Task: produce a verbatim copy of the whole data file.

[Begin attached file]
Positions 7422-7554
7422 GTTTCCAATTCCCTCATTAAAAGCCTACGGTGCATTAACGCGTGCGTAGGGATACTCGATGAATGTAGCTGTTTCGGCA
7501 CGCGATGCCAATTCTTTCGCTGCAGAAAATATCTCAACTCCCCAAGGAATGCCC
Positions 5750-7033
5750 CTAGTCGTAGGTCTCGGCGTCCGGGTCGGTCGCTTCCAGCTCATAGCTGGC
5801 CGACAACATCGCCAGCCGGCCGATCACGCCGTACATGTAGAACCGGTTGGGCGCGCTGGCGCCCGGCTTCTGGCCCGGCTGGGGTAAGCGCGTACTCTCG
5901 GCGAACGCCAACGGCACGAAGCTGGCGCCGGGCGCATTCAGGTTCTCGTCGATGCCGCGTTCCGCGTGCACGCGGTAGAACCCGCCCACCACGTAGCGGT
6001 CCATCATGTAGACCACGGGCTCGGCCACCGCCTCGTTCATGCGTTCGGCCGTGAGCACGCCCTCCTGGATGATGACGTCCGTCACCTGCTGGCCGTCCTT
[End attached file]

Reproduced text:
Positions 7422-7554
7422 GTTTCCAATTCCCTCATTAAAAGCCTACGGTGCATTAACGCGTGCGTAGGGATACTCGATGAATGTAGCTGTTTCGGCA
7501 CGCGATGCCAATTCTTTCGCTGCAGAAAATATCTCAACTCCCCAAGGAATGCCC
Positions 5750-7033
5750 CTAGTCGTAGGTCTCGGCGTCCGGGTCGGTCGCTTCCAGCTCATAGCTGGC
5801 CGACAACATCGCCAGCCGGCCGATCACGCCGTACATGTAGAACCGGTTGGGCGCGCTGGCGCCCGGCTTCTGGCCCGGCTGGGGTAAGCGCGTACTCTCG
5901 GCGAACGCCAACGGCACGAAGCTGGCGCCGGGCGCATTCAGGTTCTCGTCGATGCCGCGTTCCGCGTGCACGCGGTAGAACCCGCCCACCACGTAGCGGT
6001 CCATCATGTAGACCACGGGCTCGGCCACCGCCTCGTTCATGCGTTCGGCCGTGAGCACGCCCTCCTGGATGATGACGTCCGTCACCTGCTGGCCGTCCTT